Of the courts that have considered this issue, the majority has held that aviation insurers can avoid liability due to a breach of an insurance policy provision, even when the breach did not cause the accident, so long as the policy language is unambiguous. See Annotation, Aviation Insurance: Causal Link Between Breach of Policy Provisions and Accident as Requisite to Avoid Insurer's Liability, 48 A.L.R. 4th 778 (1986). See Security Ins. Co., 158 Ariz. at 439, 763 P.2d at 259 (collecting cases). The minority holds that the breach of a policy provision must be causally linked to the loss before the insurance company can avoid coverage. See Annotation, supra, at 783.

After examining the policies supporting each view, the court of appeals adopted the minority view, 2 believing that this approach was more consistent with Arizona law. Security Ins. Co., at 440, 763 P.2d at 260 (citing Zuckerman v. Transamerica Ins. Co., 133 Ariz. 139, 650 P.2d 441 (1982); Kepner v. Western Fire Ins. Co., 109 Ariz. 329, 509 P.2d 222 (1973); Lindus v. Northern Ins. Co., 103 Ariz. 160, 438 P.2d 311 (1968) ).

We disagree, and hold that under the facts of this case, where the exclusion was narrow and specifically delineated what was and what was not covered, where the relevant clause was an exclusion of coverage (as opposed to some kind of condition subsequent), and where the exclusion was completely unambiguous, the majority approach is more consistent with Arizona law. In this case, no causal connection need be proved.

The rationale for a court not imposing a causal connection when none is indicated in the policy is clear.

An insurance policy is a contract. In this one the parties expressly "agreed that coverage provided by this policy [ ...] shall not apply while such aircraft is in flight unless the pilot in command of the aircraft is properly certificated. * * * " The clear meaning of this language is not that the risk is excluded if damage to the aircraft is caused by failure of the pilot to be properly certificated, but that the risk is excluded if damage occurs while the aircraft is being flown by a pilot not properly certificated. Under such circumstances coverage under the policy simply did not exist and it was not necessary for the insured to show any causal connection between the breach of the exclusionary clause and the insured's loss.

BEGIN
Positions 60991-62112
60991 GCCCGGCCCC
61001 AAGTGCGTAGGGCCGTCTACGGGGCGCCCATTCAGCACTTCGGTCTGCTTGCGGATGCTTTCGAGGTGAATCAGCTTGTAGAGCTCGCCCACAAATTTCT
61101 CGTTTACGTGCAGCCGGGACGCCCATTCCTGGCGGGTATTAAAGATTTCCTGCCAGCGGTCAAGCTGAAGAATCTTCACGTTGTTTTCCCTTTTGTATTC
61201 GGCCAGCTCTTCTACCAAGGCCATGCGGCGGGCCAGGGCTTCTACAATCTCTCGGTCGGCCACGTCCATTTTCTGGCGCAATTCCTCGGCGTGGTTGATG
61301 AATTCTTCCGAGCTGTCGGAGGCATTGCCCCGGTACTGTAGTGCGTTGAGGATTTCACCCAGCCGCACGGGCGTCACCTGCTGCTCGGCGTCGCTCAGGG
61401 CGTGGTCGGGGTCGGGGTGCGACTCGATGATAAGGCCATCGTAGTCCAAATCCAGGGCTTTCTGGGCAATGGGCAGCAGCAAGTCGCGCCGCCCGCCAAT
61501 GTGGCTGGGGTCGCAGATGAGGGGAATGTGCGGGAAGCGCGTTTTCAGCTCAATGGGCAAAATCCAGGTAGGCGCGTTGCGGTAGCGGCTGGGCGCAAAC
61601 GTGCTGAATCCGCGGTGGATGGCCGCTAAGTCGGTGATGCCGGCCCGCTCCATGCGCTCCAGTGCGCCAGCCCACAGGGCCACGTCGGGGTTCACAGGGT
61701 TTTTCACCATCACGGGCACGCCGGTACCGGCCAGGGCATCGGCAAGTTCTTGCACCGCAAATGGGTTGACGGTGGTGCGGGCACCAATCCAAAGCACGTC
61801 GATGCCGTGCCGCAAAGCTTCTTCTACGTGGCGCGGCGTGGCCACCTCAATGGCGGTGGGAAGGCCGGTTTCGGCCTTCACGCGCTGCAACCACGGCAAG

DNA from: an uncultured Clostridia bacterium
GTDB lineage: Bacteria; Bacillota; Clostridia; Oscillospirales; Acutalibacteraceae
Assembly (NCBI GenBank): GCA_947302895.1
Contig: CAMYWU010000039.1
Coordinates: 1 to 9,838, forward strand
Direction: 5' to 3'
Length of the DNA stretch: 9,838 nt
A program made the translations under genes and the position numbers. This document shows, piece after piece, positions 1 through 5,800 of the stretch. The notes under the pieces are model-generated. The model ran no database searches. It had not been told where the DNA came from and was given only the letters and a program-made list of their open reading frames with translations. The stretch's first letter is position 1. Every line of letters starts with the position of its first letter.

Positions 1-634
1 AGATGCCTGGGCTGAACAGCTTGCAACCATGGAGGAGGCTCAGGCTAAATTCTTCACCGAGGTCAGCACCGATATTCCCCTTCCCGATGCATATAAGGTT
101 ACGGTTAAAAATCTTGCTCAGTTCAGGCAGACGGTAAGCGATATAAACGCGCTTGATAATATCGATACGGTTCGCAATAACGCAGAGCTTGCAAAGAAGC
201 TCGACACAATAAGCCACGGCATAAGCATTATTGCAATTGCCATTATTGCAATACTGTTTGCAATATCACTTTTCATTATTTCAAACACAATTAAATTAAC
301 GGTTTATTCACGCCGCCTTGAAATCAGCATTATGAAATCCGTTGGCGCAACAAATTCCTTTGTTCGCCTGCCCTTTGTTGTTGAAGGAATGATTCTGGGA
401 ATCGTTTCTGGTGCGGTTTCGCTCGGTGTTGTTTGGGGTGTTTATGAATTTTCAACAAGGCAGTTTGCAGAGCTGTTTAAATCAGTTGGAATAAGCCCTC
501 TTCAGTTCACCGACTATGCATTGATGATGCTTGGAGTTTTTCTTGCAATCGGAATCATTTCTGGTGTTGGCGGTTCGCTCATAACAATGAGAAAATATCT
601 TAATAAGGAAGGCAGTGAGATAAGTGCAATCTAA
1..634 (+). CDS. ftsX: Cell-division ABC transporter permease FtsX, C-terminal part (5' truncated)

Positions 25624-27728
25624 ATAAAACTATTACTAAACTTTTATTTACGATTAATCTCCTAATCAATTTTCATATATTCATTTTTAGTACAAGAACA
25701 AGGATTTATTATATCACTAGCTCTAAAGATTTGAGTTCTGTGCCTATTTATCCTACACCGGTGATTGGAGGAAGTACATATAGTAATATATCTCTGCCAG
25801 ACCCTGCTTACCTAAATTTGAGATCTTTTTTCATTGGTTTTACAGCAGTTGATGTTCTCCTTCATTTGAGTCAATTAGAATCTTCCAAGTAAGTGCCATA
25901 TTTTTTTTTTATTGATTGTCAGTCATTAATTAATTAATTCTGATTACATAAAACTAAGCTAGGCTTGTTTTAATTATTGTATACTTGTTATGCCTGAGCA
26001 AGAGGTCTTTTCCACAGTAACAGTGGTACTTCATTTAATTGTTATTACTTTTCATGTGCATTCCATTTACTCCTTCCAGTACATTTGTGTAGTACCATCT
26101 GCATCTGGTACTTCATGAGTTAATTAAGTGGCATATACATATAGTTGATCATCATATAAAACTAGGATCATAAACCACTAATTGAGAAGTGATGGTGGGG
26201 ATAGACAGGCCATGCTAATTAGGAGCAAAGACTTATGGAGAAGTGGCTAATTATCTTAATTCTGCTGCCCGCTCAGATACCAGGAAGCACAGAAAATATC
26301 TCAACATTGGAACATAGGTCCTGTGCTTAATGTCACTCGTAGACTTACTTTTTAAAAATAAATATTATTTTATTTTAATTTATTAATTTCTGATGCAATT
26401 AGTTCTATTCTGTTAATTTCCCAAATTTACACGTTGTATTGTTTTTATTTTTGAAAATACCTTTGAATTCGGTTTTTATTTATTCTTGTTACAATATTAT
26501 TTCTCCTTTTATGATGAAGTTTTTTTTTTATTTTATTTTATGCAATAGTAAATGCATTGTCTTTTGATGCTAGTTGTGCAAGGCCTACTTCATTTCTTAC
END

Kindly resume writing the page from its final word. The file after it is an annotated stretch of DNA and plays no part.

Baker v. Ins. Co. of North America, 10 N.C.App. 605, 608, 179 S.E.2d 892, 894 (1971) (emphasis in original). See also Bruce v. Lumbermens Mutual Casualty Co., 222 F.2d 642 (4th Cir.1955); Arnold v. Globe Indem. Co., 416 F.2d 119 (6th Cir.1969).

We find the Baker court's statements in accord with Arizona law. It has long been the policy of this court that:

[The insurer] may lawfully exclude certain risks from the coverage of its policy, and where damage occurs during operation of the insured aircraft under circumstances as to which the policy excludes coverage, there is no coverage.

Pacific Indem. Co. v. Kohlhase, 9 Ariz.App. 595, 597, 455 P.2d 277, 279 (1969) (quoted in Omaha Sky Divers Parachute Club, Inc. v. Ranger Ins. Co., 189 Neb. 610, 613, 204 N.W.2d 162,...